It is certain they would have been using the right fuel.

The best fuel type was limited in supply. So, possible, but by no means certain. Read here about fliegerbenzin and flugbenzin and the other complications that arise in these discussions.

I have read all these threads at the aerodrome, most enlightening, but as you say, no one really knows. Every discussion about whether they used Fliegerbenzin or Flugbenzin and what their properties are are just an educated guess.

The D.IIIau was most likely designed for use with flugbenzin, but no one really knows.
The D.IIIau would most likely run better with Fliegerbenzin, but no one knows if there was enough leftover to fuel the D.IIIau fleet after the D.VIIfs had been fueled.

The tests were probably run just on Flugbenzin, but it looks as though that is probably what they ran on in combat anyway.

The climb tests looks right. The lower figure for the speed test probably comes from the fact that the D.IIIau was not supposed to be run at max throttle below 1,800 meters to prevent detonation.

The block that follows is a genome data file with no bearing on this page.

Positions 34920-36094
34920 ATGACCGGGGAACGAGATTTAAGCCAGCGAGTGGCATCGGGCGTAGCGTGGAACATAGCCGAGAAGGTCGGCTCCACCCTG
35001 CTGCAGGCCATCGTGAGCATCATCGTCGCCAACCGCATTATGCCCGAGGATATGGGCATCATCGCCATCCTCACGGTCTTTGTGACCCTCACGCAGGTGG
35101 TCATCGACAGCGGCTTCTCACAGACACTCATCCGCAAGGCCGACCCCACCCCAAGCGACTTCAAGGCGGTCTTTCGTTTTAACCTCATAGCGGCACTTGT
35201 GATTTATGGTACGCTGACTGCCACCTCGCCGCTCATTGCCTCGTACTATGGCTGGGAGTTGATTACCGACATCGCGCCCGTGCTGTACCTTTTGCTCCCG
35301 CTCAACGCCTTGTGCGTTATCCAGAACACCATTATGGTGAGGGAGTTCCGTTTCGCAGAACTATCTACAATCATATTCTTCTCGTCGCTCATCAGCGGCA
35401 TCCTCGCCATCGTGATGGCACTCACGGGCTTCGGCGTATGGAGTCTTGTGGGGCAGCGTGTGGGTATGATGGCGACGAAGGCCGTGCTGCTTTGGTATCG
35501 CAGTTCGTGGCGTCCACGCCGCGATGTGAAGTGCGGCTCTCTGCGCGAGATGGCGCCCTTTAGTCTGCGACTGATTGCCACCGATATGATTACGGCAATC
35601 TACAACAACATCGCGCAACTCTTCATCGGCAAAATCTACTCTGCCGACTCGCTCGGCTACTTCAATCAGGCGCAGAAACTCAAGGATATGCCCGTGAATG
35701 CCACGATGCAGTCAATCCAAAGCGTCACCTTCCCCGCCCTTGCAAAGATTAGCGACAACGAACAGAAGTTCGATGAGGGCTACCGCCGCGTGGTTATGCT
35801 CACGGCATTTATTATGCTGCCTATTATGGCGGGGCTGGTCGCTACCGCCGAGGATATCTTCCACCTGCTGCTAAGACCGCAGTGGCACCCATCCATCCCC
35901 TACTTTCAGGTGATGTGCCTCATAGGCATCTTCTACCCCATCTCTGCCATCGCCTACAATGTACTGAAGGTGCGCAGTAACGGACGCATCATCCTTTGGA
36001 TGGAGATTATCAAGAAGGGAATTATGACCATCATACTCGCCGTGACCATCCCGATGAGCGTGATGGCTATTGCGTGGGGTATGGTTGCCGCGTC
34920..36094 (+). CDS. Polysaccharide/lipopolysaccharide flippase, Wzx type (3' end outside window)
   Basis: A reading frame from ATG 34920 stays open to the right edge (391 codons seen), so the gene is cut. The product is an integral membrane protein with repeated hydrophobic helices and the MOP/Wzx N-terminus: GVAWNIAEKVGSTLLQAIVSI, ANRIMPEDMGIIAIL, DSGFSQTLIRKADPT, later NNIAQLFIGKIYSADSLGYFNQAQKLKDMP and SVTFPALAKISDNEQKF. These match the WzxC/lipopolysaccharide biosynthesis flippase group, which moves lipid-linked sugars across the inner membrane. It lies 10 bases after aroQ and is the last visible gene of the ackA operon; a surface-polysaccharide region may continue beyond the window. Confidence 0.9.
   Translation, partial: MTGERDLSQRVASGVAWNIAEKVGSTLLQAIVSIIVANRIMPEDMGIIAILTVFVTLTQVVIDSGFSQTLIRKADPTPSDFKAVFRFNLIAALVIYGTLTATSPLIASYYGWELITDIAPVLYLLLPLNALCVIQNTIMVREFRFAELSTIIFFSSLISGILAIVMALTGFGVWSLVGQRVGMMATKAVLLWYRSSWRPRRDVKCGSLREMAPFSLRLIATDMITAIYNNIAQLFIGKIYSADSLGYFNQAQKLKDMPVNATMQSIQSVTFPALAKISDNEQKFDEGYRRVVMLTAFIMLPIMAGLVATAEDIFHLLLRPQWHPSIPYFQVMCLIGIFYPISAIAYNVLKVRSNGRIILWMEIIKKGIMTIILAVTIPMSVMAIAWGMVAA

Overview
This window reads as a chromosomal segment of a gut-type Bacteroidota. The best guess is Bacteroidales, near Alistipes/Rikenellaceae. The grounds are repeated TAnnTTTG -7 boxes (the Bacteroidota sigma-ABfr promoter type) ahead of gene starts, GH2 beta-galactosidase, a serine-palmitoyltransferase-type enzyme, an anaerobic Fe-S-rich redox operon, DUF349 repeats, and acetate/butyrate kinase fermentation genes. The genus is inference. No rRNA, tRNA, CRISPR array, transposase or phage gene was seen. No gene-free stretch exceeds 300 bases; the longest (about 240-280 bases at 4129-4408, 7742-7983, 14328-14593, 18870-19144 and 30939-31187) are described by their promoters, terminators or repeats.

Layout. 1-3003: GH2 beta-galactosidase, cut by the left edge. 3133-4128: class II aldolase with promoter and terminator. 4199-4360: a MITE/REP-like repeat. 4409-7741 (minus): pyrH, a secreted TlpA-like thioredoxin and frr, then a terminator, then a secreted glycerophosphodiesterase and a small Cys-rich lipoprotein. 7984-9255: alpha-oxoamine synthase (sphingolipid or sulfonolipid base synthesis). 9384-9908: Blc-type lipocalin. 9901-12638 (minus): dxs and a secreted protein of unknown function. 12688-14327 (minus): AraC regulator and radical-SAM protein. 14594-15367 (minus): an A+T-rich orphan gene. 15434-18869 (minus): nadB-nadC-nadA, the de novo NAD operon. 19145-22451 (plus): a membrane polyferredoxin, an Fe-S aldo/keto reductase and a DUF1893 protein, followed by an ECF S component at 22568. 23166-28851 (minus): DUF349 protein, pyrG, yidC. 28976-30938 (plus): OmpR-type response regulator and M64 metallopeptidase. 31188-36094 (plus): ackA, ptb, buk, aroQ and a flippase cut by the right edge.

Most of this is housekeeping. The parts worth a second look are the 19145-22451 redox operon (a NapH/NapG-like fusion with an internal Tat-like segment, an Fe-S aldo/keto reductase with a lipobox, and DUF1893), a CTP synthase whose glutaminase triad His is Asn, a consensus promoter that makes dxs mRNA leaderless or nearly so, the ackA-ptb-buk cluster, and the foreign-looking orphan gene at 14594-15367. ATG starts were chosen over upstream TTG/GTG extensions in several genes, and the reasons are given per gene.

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#133 gavagai

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Posted 10 October 2012 - 22:11

Aren't there other inconsistencies, didn't some German flight tests use less than full tanks? "enough fuel for an hour" … that sort of thing.

Similar to British Camel tests where the gravity tank wasn't filled. ;)

P.S. Another thing that is important, Joch, is the method of determining the airspeed. Those theodolite tests were a new thing and yielded airspeed measurements that were significantly slower across the board compared to British and French methods. When I am back at my desktop machine I can post the article for you.